Heartbreaker 5:43

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7.

Too Many Wolves 6:25

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8.

My Lady Don't Love My Lady 6:16

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9.

When I Been Drinking 6:04

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10.

Me and My Music 6:57

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11.

Reconsider Me 5:03

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12.

Just to Prove My Love to You 5:00

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Bluesman Bryan Lee showcases top tier guests on blistering new studio release for Justin Time; longtime friends Buddy Guy, Kenny Wayne Shepherd and Duke Robillard ignite Lee's My Lady Don't Love My Lady Justin Time Records is proud to announce the most recent recording by blues guitarist Bryan Lee, one of its best loved and best selling artists.

My Lady Don't Love My Lady is a star-studded blues affair, featuring performances by the legendary Buddy Guy; Kenny Wayne Shepherd, who was mentored by Bryan early in his career; pianist David Maxwell, who intuitive playing blends seamlessly with Bryan's; and guitarist Duke Robillard, who also expertly produced the session at his studio in Rhode Island.

The album starts out with Doc Pomus and Dr. John's "Imitation of Love," delivered with sincerity and a great vocal from Bryan - a much underrated vocalist in fact. Next is a sweet take on Chess star Willie Mabon's "I Don't Know," where Doug James' baritone sax and Gordon Beadle's tenor are arranged to sound like a full section, giving the track a real kick."Three Can Play The Game" is an old Earl King admonition to a love gone wrong, again, with a heartfelt vocal from Bryan. Lee wisely chose Junior Wells' "Early in the Morning" for Buddy Guy to guest on. As Wells and Guy were inseparable for so many years, he's beyond qualified to imbue the track with his trademark authoritative guitar work, immediately recognizable. Friends for years, Guy and Lee have always wanted to collaborate on record, so Bryan is of course thrilled at this point.

The record's other huge star, Kenny Wayne Shepherd, is prominently featured on his own composition, "Let me Up I've Had Enough," a real electric blues scorcher. The title track - one of three Bryan Lee originals here - refers to Bryan's two loves: his guitar and his wife Bethany Jane, to whom the record is dedicated.

Born in Two Rivers, Wisconsin, Bryan Lee completely lost his eyesight by the age of eight. His avid interest in early rock and blues was fostered through the 1950s by late night listening sessions via the Nashville-based radio station WLAC AM, where he first encountered the sounds of Elmore James, Albert King and Albert Collins. By his late teens, Lee was playing rhythm guitar in a regional band called The Glaciers that covered Elvis Presley, Little Richard and Chuck Berry material. Through the '60s, his interest turned to Chicago blues and he soon found himself immersed on that scene, opening for some of his boyhood heroes.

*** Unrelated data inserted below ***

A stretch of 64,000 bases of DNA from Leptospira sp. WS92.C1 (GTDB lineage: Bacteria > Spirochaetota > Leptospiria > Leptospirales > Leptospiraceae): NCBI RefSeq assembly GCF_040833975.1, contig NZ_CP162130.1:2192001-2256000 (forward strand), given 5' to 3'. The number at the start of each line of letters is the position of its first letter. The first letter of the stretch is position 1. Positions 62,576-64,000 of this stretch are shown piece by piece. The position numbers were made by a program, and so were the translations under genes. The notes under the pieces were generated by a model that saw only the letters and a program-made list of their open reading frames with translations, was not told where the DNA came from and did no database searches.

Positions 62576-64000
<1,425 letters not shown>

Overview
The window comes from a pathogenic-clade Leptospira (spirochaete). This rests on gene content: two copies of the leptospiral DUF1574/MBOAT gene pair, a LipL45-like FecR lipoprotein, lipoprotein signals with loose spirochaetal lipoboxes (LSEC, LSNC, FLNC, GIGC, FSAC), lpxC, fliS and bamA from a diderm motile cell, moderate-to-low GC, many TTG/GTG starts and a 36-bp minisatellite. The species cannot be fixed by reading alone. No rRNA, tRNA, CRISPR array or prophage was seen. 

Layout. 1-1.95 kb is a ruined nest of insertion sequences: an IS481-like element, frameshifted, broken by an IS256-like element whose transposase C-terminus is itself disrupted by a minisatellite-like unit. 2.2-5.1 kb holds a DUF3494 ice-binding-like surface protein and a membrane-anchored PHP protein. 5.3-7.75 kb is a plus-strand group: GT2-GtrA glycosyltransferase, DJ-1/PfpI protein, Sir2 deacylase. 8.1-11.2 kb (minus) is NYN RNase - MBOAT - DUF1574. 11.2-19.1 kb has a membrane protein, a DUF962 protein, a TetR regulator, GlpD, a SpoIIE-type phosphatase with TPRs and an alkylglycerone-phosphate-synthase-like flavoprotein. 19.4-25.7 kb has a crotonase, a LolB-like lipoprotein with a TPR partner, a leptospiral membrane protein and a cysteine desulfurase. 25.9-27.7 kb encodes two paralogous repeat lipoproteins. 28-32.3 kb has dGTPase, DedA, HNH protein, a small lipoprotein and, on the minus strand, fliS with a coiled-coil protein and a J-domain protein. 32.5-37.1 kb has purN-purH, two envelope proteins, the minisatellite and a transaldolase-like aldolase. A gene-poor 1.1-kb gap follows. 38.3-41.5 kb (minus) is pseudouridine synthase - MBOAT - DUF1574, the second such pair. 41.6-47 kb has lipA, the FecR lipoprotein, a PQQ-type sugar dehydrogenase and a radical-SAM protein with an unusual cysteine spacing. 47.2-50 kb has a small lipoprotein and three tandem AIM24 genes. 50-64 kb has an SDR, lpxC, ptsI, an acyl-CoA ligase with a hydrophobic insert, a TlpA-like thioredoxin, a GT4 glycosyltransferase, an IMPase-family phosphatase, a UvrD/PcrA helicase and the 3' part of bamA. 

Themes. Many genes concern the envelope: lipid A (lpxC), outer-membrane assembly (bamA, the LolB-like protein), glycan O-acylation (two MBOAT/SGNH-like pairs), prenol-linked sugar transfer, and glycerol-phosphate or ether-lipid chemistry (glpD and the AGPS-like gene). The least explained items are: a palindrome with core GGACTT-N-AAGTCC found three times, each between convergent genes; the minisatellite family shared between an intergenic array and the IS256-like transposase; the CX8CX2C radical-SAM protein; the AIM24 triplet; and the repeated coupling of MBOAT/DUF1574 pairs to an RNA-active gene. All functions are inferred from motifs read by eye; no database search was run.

In January of 1982, in the midst of a particularly cold Wisconsin winter, Lee headed south to New Orleans, eventually landing a steady gig at the Old Absinthe House, where he became a favorite of tourists in the city's French Quarter. For the next 14 years, Lee and his Jump Street Five played five nights a week at that popular bar on Bourbon Street, developing a huge following and a solid reputation as a real-deal bluesman. He remains a featured attraction in New Orleans, where he continues to rock the house wherever he plays. He's been a regular at the Festival International de Jazz de Montreal (FIJM) since signing with the Montreal-based label in the early 1990s, and also performs regularly throughout Europe and North America.

Over a career filled with adoring and ever-growing audiences, and after many acclaimed recordings supported by some of the best players in the business, My Lady Don't Love My Lady shows that Bryan Lee continues to deliver some of the most honest, heartfelt and soulful music you'll hear on today's blues scene.